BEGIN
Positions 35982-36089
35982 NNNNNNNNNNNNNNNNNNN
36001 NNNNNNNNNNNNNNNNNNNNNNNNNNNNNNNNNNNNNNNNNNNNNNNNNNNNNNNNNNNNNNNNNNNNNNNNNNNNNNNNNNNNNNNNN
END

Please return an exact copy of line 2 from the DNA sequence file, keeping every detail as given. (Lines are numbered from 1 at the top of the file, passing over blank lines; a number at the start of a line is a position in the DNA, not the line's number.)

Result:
35982 NNNNNNNNNNNNNNNNNNN